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Comparative Advantage

Inspired by Bobby’s recent post.

Two countries, A and B.

Citizens of A can produce 10 bottles of milk a day or 10 loaves of bread.
Citizens of B can produce 5 bottles of milk a day or 2 loaves of bread.
These differences are due to superior technology or circumstances in country A. Country A has what is called a absolute advantage in both bread and milk, so why would country A care about what county B could do?

Comparative advantage is why.

Say that both countries have 10 people, and people like to eat as much bread and milk as possible. In addition, people prefer to have one bottle of milk with each loaf of bread, if possible. Now lets say there are 70 people in each country.

In country A alone, 35 people make milk, and 35 people make bread. 350 bottles and loaves are created each day, and each person gets to consume 5 bottles of milk and 5 loaves on bread. Everyone is fairly happy.

In country B alone, 50 people make bread, and 20 people make milk, producing 100 loaves of bread and 100 bottles of milk a day. People get to consume 10/7 of a loaf and 10/7 of a bottle each day. People in country B look to country A with envy.

Now lets consider the possibility that these two countries trade. Why would they do this? Remember, everyone wants to consume as much as possible. Why would country A trade, then? Wouldn’t they lose out? No, says comparative advantage. Take a look:

While A has an absolute advantage in all goods, B has a “comparative advantage” in milk. This is because to produce five more bottles of milk, B only gives up two loaves of bread. For A to produce five more bottles of milk, A must give up five loaves of bread, an unhappy proposition. (If this doesn’t make sense, recall that a Citizen of A can produce 10 bottle OR 10 loaves, and a citizen of B can produce 5 bottles OR 2 loaves, but each citizen can’t produce both at the same time.)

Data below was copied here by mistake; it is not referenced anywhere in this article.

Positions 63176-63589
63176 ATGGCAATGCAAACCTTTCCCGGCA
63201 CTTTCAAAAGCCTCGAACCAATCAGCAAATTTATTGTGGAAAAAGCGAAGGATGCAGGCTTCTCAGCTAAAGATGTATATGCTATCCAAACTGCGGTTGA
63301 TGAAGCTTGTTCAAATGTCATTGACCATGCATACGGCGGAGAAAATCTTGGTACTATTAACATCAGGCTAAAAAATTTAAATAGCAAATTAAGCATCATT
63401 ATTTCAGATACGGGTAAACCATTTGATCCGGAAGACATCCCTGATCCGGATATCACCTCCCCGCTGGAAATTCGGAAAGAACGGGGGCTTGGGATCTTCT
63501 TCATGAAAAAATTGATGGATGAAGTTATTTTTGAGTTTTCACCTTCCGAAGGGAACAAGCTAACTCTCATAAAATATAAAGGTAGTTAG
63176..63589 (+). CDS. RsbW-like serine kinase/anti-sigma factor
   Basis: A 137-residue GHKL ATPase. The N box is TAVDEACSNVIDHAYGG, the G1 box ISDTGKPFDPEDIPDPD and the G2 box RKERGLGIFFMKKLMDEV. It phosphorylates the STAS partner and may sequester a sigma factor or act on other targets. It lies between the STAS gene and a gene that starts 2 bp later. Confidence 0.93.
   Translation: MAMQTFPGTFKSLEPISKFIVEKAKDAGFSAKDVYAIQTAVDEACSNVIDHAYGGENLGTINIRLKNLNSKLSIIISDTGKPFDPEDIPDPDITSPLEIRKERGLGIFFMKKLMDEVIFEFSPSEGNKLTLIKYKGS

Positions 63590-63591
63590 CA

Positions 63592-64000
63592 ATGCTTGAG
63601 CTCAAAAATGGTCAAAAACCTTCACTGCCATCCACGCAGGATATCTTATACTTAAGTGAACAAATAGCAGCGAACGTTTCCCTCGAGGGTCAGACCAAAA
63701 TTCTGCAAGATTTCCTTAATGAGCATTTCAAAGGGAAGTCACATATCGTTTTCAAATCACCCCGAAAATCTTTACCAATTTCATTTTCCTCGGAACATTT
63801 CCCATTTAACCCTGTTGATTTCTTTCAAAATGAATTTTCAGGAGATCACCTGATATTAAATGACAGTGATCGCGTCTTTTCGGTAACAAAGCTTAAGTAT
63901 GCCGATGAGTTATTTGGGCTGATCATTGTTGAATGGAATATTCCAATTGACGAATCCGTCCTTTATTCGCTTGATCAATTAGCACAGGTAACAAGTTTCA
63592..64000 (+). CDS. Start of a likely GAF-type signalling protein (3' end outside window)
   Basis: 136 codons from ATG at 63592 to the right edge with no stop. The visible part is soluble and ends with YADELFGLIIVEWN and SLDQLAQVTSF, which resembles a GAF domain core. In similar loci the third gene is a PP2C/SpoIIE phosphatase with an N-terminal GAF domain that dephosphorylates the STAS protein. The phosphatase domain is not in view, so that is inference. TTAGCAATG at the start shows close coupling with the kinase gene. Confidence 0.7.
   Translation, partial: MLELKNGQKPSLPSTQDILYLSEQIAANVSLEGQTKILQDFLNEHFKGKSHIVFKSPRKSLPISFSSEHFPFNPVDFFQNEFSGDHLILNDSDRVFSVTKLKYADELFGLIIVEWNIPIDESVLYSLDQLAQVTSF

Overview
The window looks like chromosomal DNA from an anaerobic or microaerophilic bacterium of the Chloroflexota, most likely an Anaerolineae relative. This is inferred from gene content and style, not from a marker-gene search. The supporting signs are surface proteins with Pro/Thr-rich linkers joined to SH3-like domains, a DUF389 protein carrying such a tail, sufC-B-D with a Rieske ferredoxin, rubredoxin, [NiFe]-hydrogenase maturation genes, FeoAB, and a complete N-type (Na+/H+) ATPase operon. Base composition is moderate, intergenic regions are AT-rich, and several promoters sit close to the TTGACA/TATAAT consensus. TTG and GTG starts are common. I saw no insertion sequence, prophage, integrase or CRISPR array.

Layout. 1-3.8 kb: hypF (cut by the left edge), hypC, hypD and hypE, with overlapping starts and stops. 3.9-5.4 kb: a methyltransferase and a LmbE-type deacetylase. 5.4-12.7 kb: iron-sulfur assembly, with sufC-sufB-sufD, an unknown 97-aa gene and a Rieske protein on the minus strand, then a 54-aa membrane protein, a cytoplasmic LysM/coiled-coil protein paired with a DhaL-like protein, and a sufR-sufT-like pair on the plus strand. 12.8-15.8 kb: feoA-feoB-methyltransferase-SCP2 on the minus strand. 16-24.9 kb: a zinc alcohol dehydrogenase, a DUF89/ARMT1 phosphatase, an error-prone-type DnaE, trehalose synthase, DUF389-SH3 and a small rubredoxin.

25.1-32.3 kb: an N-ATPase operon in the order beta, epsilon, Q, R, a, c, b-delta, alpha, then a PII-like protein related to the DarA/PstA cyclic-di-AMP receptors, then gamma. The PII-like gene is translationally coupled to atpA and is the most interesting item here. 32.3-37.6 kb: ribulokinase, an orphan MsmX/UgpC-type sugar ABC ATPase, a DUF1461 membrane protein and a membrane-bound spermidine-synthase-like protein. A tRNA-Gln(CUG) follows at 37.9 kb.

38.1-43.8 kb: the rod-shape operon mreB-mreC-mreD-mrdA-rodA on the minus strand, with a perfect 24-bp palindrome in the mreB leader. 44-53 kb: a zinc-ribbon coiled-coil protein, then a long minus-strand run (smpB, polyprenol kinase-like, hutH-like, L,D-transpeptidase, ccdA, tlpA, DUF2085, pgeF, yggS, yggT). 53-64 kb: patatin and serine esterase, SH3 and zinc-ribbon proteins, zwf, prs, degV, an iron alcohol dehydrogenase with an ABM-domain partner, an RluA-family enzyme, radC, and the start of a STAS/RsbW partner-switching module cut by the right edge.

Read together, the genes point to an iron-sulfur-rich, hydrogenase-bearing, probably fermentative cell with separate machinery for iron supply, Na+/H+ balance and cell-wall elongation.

Now, since B has a comparative advantage in milk, lets have all 70 B people produce milk – for a total of 350 bottles of milk. Then lets take 35 A people and have them produce bread – for 350 loaves of bread. We’ll then take the rest of the A people and split them between milk and bread – for another 175 loaves of bread, and another 175 bottles of milk. If you are keeping track, you may have noticed that the total world production just went up – without increasing anybody’s ability to produce. Before, we had 450 loaves of bread and 450 bottles of milk (350 from A + 100 from B of each). And now we have 175 + 350 = 525 bottles and 525 loaves of bread. 75 extra bottles and loaves are floating around the world.

But, you say, B has only milk, and A has way too much bread. So, the two countries trade at a rate they both find acceptable. Because of the comparative advantages of each nation, this rate will naturally fall somewhere between a milk to bread ratio from 1:1 to 5:2. Lets say it settles in at 2 bottles of milk for a loaf of bread. So B trades 234 bottles of milk to A for 117 loaves of bread. They now have 116 milks and 117 loaves, and each person gets to consume more milk and bread in B (before, they only had 100 of each).

Over in A, they now have 234 bottles + 175 bottles = 409 bottles and 525 – 117 = 408 loaves of bread. Once again, each person gets more (before, they only had 350 of each). All of this comes about, remember, without any increases in productive capability – just specialization and trade.

One Response to “Comparative Advantage”

  1. Ryan Says:

    The Desert Island Game teaches about comparative advantage in a Flash environment.

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